Submitted by Ali Abunimah on Thu, 01/02/2014 – 13:09
Last month, Rania Khalek wrote a piece for The Electronic Intifada asking, “Does The Nation have a problem with Palestinians?”
Khalek demonstrated that the venerable American leftist magazine “habitually reinforces Israeli apartheid by privileging Jewish voices over Palestinian ones” in its coverage of the boycott, divestment and sanctions (BDS) movement.
“It’s highly unlikely that The Nation would ever host a forum on rape culture featuring four men and one woman, or a panel on racism made up of three white people and one African American,” she wrote, making a powerful analogy.
Khalek’s piece elicited a risible response from The Nation’s executive editor Richard Kim, who produced 14 pieces from his magazine’s archive written by Palestinians in the past six years – an average of just over two per year.
Kim did not produce a list showing how many articles focusing on Palestine and the Israelis had been written by Israelis or Jewish Americans. If he did, he might have had to point out, for example, that the number of Nation articles written by just two Israelis – Neve Gordon and Bernard Avishai – added up to 34 pieces!
Beyond numbers, Kim ignored the core of Khalek’s critique about the privileging of some voices over others.
Few bought his defense. The Shock Doctrine author Naomi Klein responded in a tweet that Khalek “is right: the double standards [are] glaring. We can and should do much better.”
At Mondoweiss, Philip Weiss and Adam Horowitz concurred with Klein. “The Nation should view Khalek’s critique as an opportunity to lead by introducing the left-liberal community to the Palestinians who are charting the way towards freedom, equality and justice in Israel/Palestine,” they urged.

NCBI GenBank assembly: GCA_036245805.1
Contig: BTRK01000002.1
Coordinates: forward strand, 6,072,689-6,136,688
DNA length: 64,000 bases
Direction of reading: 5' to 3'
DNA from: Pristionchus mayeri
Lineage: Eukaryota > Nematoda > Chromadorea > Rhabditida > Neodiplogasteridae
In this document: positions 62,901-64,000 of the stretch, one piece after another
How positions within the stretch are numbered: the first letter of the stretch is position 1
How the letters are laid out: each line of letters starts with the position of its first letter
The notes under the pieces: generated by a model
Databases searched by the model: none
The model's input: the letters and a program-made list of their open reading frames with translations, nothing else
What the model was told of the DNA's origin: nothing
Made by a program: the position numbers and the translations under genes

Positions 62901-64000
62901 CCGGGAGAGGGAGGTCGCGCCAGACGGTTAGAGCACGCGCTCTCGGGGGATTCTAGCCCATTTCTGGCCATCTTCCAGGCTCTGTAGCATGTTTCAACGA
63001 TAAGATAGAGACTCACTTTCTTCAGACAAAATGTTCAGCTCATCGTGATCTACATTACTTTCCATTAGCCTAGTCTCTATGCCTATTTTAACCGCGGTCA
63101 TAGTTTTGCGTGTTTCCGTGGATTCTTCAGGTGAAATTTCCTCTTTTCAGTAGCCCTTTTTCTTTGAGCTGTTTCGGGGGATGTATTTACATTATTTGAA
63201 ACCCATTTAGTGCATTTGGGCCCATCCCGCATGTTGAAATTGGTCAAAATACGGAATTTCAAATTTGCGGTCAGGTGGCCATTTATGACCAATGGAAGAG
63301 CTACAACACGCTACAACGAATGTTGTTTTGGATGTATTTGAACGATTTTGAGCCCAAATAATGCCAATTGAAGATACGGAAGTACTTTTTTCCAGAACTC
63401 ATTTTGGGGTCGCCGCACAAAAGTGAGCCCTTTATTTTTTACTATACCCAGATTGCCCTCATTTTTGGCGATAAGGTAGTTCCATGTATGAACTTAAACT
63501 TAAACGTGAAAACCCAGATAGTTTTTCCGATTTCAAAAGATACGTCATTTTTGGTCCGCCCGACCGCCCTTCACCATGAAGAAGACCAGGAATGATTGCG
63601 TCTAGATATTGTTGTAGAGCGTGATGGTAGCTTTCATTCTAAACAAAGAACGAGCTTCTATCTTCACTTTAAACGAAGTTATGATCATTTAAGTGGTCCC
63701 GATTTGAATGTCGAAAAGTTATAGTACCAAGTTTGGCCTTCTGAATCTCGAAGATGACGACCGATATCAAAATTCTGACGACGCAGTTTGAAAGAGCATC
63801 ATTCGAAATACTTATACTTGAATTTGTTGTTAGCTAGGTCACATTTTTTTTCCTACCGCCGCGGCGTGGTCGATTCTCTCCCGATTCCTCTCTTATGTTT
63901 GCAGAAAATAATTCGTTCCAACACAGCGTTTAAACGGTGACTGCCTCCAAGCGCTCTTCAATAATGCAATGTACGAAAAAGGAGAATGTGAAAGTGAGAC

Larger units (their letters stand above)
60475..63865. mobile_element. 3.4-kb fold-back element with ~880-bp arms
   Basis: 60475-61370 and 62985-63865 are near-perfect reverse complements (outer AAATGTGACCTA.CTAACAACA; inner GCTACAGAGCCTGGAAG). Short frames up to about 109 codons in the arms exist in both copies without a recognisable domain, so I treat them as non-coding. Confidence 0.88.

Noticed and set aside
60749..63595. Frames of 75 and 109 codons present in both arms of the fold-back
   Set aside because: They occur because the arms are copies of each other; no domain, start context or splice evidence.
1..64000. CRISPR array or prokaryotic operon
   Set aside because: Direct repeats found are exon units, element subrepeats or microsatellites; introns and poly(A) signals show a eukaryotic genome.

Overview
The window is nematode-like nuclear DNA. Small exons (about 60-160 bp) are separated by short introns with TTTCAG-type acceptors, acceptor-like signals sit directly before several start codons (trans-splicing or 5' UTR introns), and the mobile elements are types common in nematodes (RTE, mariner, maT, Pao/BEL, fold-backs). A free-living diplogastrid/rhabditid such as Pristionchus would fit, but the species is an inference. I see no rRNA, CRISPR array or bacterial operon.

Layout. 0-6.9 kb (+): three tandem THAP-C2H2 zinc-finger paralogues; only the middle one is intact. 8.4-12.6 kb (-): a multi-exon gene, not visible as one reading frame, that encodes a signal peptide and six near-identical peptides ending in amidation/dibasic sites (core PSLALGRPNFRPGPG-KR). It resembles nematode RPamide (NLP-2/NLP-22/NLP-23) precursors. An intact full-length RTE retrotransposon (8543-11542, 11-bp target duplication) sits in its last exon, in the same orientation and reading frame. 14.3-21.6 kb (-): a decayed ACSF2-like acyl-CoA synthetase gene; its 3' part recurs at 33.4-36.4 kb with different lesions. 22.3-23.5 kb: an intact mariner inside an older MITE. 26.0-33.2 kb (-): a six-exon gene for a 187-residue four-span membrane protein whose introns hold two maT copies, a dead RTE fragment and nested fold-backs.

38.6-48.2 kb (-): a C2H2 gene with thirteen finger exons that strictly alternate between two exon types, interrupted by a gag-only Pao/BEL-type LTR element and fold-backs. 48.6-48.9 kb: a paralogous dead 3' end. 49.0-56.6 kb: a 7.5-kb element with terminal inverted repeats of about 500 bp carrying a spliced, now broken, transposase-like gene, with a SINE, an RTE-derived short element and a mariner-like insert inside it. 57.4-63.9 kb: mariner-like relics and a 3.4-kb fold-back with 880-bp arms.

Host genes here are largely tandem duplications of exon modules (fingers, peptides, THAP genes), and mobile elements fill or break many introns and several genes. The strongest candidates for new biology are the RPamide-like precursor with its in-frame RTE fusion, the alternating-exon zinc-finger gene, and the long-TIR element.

“Rather than reflecting American cultural bias against Palestinians, The Nation should challenge it.”
It remains to be seen whether any of these critiques will have any impact on Kim and The Nation’s editor and publisher Katrina van den Heuvel, and whether the liberal Zionist bastion’s door will be any more open to Palestinians in the future.
LRB’s Palestinian problem
In the bio of its official Twitter account, the London Review of Books (LRB) proudly quotes playwright and frequent contributor Alan Bennett calling it “the liveliest, most serious and also the most radical literary magazine we have.” He’s mostly right.
The Nation, however, can take some consolation (though no pride) that it is not the only highly regarded progressive publication that publishes a great deal on the question of Palestine that has been notably unwelcoming to Palestinian writers.
The LRB has long had the same problem.
LRB is no marginal literary journal. Its ability to grab significant global media attention was demonstrated only weeks ago when it published Seymour Hersh’s much-discussed investigative piece “Whose Sarin?” questioning the dominant US government narrative about the responsibility of the Syrian government for the use of chemical weapons.
Where are the Palestinians?
Using the LRB website’s search function, we can find 193 articles tagged with the place “Israel and Palestine,” written by a total of 90 contributors.
Overall, by my count, 12 Israeli contributors wrote a total of 54 of the articles, while 7 writers of Palestinian ancestry wrote 20 articles.
But look at the top ten most prolific writers, listed below, and you find that 11 – more than half – of the articles written by Palestinians were by Edward Said, who died more than a decade ago:
Avi Shlaim: 13